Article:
Cost of revenues for HCO decreased approximately $162,000 and approximated 20.0% and 27.2% of revenues for the three months ended June 30, 2006 and 2005, respectively. The decline in cost of revenues for HCO resulted from lower personnel expenses and lower royalties paid by us due to changes in the mix of courseware subscription revenues. Our survey and research services have higher direct costs as a percentage of revenues compared to our Internet-based subscription products. Cost of revenues for PMD increased approximately $852,000 over the prior year quarter and approximated 93.6% and 56.8% of revenues for the three months ended June 30, 2006 and 2005, respectively. The increase in cost of revenues for PMD resulted from expense overages in production costs and an overall high cost structure associated with a live event held during the second quarter of 2006, which resulted in a financial loss of approximately $200,000 for the event. For the event,

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we assumed both greater risk and greater potential reward than our historical contract structures for live event activities. The financial loss resulted from a shortfall in participant registration revenues, in addition to the production cost overages. Due to contract limitations, we were unable pass on the cost overruns to the commercial supporter of the event. We do not anticipate conducting events under similar contract structures in the future.
Gross Margin (excluding depreciation and amortization). Gross margin (which we define as revenues less cost of revenues divided by revenues) decreased to 61.6% for the three months ended June 30, 2006 from 63.9% for the three months ended June 30, 2005. This decline is a result of the increase in cost of revenues discussed above. Gross margins for HCO were 80.0% and 72.8% for the three months ended June 30, 2006 and 2005, respectively. The improvement for HCO resulted from the increase in revenues discussed above. Gross margins for PMD were 6.4% and 43.2% for the three months ended June 30, 2006 and 2005, respectively. The decrease for PMD resulted from the increase in cost of revenues discussed above.
Product development. Product development expenses increased approximately $94,000, or 12.6%, to $837,000 for the three months ended June 30, 2006 from $743,000 for the three months ended June 30, 2005. This increase primarily resulted from personnel expenses associated with additional personnel to support new product development and the ongoing maintenance and operation of our Internet-based platform. New product development efforts primarily consist of additional features and new courseware integration associated with our Internet-based platform. We are currently redesigning our Internet-based HLC platform, and expect to release the new version later this year. Stock-based compensation expense included in product development was approximately $31,000 during the three months ended June 30, 2006 compared to none for the three months ended June 30, 2005. Product development expenses as a percentage of revenues decreased to 10.2% of revenues for the three months ended June 30, 2006 from 10.9% for the three months ended June 30, 2005.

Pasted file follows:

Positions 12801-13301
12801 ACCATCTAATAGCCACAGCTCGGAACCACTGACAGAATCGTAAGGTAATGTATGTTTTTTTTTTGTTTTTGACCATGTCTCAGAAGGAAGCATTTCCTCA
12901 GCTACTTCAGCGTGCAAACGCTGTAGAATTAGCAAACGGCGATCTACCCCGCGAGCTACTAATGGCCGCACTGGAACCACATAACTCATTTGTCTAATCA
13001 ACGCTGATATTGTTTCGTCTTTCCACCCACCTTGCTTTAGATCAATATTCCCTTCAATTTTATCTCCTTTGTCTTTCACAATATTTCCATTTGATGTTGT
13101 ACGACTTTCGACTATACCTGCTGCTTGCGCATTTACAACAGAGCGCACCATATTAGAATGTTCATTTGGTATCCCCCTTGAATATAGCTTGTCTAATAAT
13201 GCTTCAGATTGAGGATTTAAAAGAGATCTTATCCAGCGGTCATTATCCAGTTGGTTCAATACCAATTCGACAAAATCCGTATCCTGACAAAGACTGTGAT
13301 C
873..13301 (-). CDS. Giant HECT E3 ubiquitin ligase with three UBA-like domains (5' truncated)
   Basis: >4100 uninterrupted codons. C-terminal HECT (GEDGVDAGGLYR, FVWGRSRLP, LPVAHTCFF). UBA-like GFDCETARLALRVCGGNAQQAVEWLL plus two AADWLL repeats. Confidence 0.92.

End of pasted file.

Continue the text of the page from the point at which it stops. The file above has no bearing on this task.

Product development expenses for HCO increased approximately $140,000 compared to the prior year quarter and approximated 11.4% and 11.1% of HCO revenues for the three months ended June 30, 2006 and 2005, respectively. The increase for HCO is associated with additional personnel to support the ongoing maintenance and operation of our Internet-based HLC platform. Product development expenses for PMD decreased modestly compared to the prior year quarter due to lower personnel associated with product management, and approximated 4.0% and 6.2% of PMD revenues for the three months ended June 30, 2006 and 2005, respectively.
Sales and Marketing. Sales and marketing expenses, including personnel costs, increased approximately $432,000, or 26.9%, to $2.0 million for the three months ended June 30, 2006 from $1.6 million for the three months ended June 30, 2005. This increase occurred primarily within our HCO business unit and resulted from increased spending associated with our annual Summit, increases in account management personnel and related travel, as well as increased marketing expenses. The increase in Summit spending resulted from increased attendance and represented approximately $150,000 of the expense increase over the prior year quarter. We also increased our account management team over the past year to address the needs of our larger customers. Stock-based compensation expense included in sales and marketing was approximately $25,000 during the three months ended June 30, 2006 compared to none for the three months ended June 30, 2005. Sales and marketing expenses approximated 24.7% and 23.5% of revenues for the three months ended June 30, 2006 and 2005, respectively.
Sales and marketing expenses for HCO increased $481,000 and approximated 26.1% and 22.4% of revenues for the three months ended June 30, 2006 and 2005, respectively. The increase for HCO is due to the Summit and account management personnel discussed above. Sales and marketing expenses for PMD decreased approximately $51,000, and approximated 15.9% and 22.4% of revenues for the three months ended June 30, 2006 and 2005, respectively. The decrease is due to elimination of a sales management position and related expenses.
Depreciation and Amortization. Depreciation and amortization decreased approximately $93,000, or 12.2%, to $667,000 for the three months ended June 30, 2006 from $760,000 for the three months ended June 30, 2005. The decrease is due to lower depreciation of property and equipment resulting from assets reaching the end of their useful lives.